Dismantled houses next to China's Danjiangkou reservoir. An estimated 330,000 people were relocated for the reservoir's expansion, which marks the beginning of the South-North Water Transfer Project's middle route.
International Rivers CC
"Modernisation, Authoritarianism, and the Environment: The Politics of China's South-North Water Transfer Project"
Journal Article, Environmental Politics, volume 23, issue 6, pages 1-20
Author: Scott Moore, Former Giorgio Ruffolo Postdoctoral Research Fellow, Sustainability Science Program/Energy Technology Innovation Policy research group, 2012–2014
China presents a paradox for scholars of environmental politics. Environmental politics and policymaking in China now includes elements critical to environmental protection in the West, including non-governmental participation and stringent environmental legislation. Yet the country's authoritarian system constrains popular participation, and environmental outcomes are generally poor. China's South–North Water Transfer Project (SNWTP) embodies this puzzle: despite the pluralisation and development of environmental politics and policymaking, the SNWTP is a technocratic mega-project that imposes high social, economic, and environmental costs. What explains this puzzle, and what are the implications for understanding environmental politics in other authoritarian developing countries? I evaluate two current theories — Ecological Modernisation and Authoritarian Environmentalism — against the SNWTP case, and argue that it illustrates the ability of governments to co-opt environmental politics to pursue other strategic objectives, in turn necessitating greater attention to the mix of persuasive and coercive strategies in environmental politics.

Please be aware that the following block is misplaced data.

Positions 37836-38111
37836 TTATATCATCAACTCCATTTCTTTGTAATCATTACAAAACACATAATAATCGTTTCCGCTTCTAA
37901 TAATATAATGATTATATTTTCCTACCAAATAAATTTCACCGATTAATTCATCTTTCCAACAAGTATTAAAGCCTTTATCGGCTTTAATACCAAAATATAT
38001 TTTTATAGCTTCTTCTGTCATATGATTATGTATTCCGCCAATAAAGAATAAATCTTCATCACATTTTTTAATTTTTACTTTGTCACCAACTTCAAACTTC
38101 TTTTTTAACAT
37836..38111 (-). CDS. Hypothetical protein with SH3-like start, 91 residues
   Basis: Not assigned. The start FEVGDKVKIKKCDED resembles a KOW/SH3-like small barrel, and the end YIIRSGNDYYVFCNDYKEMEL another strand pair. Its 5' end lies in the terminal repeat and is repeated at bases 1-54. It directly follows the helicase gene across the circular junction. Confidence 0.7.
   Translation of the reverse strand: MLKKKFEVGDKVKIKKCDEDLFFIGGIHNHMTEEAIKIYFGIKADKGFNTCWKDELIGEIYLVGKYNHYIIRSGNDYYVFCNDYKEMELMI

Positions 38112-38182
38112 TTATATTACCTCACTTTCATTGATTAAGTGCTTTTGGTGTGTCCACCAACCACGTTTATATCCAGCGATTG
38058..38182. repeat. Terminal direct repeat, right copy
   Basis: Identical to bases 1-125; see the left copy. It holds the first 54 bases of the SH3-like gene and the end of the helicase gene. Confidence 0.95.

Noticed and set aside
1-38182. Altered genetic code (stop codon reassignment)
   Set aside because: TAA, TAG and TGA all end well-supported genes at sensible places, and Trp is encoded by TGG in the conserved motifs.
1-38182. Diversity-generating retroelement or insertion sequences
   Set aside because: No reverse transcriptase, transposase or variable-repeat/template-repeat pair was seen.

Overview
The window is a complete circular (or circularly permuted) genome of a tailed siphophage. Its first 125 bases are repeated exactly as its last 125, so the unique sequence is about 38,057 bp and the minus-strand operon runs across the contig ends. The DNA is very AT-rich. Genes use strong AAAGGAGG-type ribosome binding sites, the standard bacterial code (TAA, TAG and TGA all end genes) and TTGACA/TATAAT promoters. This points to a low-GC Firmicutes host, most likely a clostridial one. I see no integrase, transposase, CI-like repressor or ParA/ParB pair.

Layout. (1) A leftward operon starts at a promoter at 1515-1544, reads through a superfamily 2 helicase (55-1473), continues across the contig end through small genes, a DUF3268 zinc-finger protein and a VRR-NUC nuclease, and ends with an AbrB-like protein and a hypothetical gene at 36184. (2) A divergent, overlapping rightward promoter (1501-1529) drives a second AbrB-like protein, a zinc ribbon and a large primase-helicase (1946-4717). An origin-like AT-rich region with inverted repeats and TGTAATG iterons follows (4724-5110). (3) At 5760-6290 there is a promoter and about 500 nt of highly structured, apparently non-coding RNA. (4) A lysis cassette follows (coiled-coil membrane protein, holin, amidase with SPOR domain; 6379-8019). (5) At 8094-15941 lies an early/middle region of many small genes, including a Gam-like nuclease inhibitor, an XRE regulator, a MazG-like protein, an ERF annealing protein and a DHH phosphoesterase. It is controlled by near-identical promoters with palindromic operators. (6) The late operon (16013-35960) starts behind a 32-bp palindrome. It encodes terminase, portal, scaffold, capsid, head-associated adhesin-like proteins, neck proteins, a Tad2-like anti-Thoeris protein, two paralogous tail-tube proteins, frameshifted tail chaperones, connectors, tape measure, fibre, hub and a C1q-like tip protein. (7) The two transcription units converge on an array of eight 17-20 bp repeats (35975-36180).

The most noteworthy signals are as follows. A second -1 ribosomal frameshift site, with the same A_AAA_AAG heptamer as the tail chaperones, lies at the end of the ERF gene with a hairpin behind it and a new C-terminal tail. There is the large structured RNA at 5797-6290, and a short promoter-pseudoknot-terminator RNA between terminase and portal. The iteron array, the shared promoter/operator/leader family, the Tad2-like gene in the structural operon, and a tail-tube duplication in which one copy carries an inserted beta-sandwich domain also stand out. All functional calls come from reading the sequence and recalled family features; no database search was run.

Read the entire article here (log in may be required): http://www.tandfonline.com/doi/full/10.1080/09644016.2014.943544
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